Flash burns come from brief exposure to flames, heat, electricity, chemicals, or UV radiation. There are two main types of flash burns:

Corneal flash burns

These flash burns affect the cornea of the eye. The cornea is the layer that sits over the iris (the colored portion of the eye). A corneal flash burn occurs when the cornea suffers severe damage from overexposure to ultraviolet light. Causes of corneal flash burns may include:

  • Sun exposure – Looking at or in the direction of the sun may put the cornea at risk of damage.
  • Reflection – Intense reflection of the sun off sand, snow, and water can also damage the cornea. These injuries may occur while skiing, boating, or playing watersports.
  • Welding torches – The intense light from welding equipment may damage the cornea too.
  • Other sources of UV light – This may include tanning beds, halogen lamps, photographer flood lamps, and more.

Symptoms may include pain and sensitivity to light, as well as teary eyes, bloodshot eyes, and blurry vision.

Skin flash burns

Flash burns are common causes of first-degree burns. Just about any quick source of energy may cause a flash burn on the skin. Common culprits are touching a hot object (stove, curling iron, etc.), flames (firefighters and chefs may be at risk), electrical shock, or exposure to chemicals.

How do I treat flash burns?

Treatment for a flash burn will depend on the severity (first-, second-, third-, or fourth-degree), location or the burn (cornea, skin), and type of burn (e.g., contact, flame, chemical, etc.).

  • Corneal flash burn treatment: Home care may include artificial tears and ointments to soothe discomfort, sunglasses to relieve light sensitivity, and eye guards (patches) to protect the eye. Medication to relieve pain or relax the eye may be necessary in some cases, while some patients may require surgery.
  • Skin flash burn treatment: Treating a skin flash burn is similar to treating any other skin burn. Running the burn under cool (not cold) water may provide some relief for minor burns. Topical ointments like Aloe vera may provide relief too, and some patients may take over-the-counter pain relievers. Serious burns may require skin grafts, prescription medication, and other more advanced treatment.

Before starting any treatment, including over-the-counter or alternative care options, talk to your doctor about the risks and benefits.

Should I see a doctor for my flash burn?

You may not need to see a doctor if you suffer a minor flash burn. Large burns or serious burns (second-degree and higher) require medical attention. Third- and fourth-degree burns are a medical emergency and require immediate assistance.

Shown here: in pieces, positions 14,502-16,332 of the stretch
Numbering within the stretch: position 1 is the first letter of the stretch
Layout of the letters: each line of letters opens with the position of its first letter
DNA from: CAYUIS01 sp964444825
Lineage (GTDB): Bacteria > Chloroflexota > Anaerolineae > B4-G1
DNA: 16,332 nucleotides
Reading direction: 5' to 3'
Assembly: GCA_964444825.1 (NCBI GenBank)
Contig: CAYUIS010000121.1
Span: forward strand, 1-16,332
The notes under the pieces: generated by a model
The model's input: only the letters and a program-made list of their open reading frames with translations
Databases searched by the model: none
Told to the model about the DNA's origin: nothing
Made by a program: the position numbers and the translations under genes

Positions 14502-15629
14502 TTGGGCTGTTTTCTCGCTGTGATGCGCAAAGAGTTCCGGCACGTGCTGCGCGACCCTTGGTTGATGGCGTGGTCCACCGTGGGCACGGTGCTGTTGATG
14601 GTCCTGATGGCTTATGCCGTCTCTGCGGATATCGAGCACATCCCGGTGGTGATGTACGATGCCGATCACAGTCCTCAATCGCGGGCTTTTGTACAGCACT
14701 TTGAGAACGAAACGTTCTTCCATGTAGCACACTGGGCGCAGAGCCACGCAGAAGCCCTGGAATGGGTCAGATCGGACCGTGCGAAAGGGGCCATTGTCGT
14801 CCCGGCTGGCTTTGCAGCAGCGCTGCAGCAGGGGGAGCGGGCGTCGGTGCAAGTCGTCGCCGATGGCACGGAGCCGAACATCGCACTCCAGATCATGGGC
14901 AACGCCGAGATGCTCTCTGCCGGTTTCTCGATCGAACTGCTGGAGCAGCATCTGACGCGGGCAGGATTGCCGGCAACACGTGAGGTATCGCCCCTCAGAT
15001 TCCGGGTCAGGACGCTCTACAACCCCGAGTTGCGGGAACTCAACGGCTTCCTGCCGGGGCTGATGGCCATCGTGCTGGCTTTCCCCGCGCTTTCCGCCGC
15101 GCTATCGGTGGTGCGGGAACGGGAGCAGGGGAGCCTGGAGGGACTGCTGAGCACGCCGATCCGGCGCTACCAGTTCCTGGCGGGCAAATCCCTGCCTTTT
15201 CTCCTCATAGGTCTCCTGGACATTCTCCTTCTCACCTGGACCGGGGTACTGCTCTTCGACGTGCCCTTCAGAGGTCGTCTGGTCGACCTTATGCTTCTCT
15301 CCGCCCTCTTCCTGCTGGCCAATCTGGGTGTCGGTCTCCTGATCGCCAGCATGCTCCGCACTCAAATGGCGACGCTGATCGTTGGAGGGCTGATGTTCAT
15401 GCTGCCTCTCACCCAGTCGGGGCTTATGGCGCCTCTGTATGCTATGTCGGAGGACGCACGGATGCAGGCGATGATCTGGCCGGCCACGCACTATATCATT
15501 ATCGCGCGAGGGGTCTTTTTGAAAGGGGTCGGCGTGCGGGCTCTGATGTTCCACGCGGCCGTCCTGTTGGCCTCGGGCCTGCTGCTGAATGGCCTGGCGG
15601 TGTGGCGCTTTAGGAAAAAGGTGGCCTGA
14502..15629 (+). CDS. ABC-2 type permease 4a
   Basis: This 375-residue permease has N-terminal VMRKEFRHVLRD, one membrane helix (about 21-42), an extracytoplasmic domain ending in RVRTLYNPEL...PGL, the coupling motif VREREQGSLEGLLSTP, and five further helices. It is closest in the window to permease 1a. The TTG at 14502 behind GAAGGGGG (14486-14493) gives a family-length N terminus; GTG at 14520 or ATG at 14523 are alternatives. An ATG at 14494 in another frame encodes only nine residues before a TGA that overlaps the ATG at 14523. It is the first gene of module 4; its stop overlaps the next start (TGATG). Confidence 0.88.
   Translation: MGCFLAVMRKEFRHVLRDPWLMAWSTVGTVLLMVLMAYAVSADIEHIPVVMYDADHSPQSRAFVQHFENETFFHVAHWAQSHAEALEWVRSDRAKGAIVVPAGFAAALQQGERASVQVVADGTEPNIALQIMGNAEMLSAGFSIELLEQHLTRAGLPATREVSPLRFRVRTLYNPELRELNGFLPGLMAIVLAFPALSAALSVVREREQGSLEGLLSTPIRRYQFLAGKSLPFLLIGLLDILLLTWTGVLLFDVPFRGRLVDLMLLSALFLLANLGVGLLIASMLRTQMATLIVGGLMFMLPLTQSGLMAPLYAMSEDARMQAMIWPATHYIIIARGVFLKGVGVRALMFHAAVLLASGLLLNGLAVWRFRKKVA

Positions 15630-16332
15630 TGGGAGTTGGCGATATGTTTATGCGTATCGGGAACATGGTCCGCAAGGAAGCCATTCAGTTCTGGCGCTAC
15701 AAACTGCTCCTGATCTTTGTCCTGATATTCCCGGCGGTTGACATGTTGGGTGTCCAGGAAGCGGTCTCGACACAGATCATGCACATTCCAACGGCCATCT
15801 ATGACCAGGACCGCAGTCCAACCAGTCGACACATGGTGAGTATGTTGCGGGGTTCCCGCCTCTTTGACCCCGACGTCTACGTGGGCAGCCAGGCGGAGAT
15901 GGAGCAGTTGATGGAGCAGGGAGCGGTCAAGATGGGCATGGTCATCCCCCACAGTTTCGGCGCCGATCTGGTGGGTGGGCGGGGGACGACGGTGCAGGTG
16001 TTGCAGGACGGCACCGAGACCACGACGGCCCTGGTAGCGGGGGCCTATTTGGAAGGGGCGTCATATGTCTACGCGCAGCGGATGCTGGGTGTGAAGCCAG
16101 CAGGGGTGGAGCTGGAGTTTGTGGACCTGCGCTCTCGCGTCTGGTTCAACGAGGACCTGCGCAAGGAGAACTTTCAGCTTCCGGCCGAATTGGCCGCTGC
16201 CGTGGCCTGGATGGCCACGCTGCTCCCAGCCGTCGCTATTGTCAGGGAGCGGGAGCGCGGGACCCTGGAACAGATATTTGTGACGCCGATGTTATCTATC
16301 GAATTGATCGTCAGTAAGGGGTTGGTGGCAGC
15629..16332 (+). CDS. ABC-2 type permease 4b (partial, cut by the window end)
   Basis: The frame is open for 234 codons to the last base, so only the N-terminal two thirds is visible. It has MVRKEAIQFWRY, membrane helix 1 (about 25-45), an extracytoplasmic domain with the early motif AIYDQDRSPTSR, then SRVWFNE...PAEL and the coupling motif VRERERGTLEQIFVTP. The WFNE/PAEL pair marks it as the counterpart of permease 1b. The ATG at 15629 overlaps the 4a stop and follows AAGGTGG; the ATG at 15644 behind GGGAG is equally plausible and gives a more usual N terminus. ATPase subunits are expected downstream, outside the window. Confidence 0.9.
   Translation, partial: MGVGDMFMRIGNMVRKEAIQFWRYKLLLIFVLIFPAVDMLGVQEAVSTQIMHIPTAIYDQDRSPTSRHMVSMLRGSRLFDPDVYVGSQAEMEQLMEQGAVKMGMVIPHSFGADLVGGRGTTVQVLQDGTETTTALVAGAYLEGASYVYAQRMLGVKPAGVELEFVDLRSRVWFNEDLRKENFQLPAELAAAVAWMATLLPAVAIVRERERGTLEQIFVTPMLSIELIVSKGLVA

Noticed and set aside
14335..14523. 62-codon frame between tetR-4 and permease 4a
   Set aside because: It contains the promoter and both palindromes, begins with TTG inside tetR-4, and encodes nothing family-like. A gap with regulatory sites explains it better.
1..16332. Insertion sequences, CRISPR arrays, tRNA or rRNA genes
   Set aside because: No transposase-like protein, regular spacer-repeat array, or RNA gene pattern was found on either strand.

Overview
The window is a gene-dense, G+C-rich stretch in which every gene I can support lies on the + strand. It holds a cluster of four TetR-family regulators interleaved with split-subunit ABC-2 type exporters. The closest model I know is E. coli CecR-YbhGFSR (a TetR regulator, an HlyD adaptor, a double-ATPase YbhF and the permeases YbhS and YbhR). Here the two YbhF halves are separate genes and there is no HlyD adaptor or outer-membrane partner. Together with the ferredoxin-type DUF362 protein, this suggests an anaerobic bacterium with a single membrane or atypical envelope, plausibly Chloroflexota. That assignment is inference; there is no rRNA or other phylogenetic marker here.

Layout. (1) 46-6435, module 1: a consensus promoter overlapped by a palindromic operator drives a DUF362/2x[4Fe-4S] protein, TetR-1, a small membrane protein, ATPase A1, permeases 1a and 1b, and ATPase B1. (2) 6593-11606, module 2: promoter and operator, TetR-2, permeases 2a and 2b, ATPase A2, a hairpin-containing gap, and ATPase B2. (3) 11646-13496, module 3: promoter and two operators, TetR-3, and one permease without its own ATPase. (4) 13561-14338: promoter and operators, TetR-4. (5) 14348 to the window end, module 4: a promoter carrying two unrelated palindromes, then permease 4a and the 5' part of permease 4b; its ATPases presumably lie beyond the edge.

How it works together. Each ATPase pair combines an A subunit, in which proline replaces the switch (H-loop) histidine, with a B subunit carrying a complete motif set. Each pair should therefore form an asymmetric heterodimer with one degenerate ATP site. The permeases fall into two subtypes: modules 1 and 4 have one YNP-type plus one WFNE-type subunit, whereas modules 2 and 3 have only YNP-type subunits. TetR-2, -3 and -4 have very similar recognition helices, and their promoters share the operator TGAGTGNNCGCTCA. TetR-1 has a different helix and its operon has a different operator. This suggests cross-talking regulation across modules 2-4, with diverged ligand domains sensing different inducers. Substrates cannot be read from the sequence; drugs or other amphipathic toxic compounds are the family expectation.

Further, you should see a doctor for corneal flash burns if you experience any of the following:

  • Changes in vision (e.g., blurry vision, seeing spots, flashing light)
  • Eye pain that gets worse
  • Intense light sensitivity

How can I prevent flash burns?

Eye protection

When welding or doing other activities that involve UV radiation and bright flashes, wear proper eye protection. While some people wear only goggles, since welding can throw sparks that burn on contact, welding helmets are recommended over goggles. When working with chemicals, proper eye protection can prevent chemicals from splattering into the eyes and causing corneal flash burns.

Skin protection

Flame-resistant gloves and clothing can protect the skin when working around UV radiation, sparks, and flames. Waterproof gloves, eye and face protection and clothing can protect the skin when working with chemicals that can cause flash burns with even brief contact.

Many flash burns happen in the kitchen. Something as simple as bumping against a hot pan on the stovetop can cause a thermal flash burn on the skin. Always wear oven mitts and be mindful of steam and hot pots and pans when cooking at home. Chefs and anybody working in a kitchen should have access to burn-preventing equipment too.

Do flash burns warrant legal action?

If another person or party caused or contributed to your flash burn, you may have grounds to take legal action. For example, somebody injured at work can file a workers’ compensation claim. Or a restaurant patron who touches a piping hot plate may take legal action if the restaurant did not warn that the plate was hot.

A minor flash burn that causes nothing more than mild pain and redness around the burn site probably does not warrant taking legal action. But large burns and serious burns may bring extensive medical bills, lost wages, and other damages for which injured people can seek financial compensation.

But first, you will need to prove liability and the value of your damages. Call 844-549-8774 to talk with our lawyer referral specialists who can help you find a burn injury lawyer to help with your case.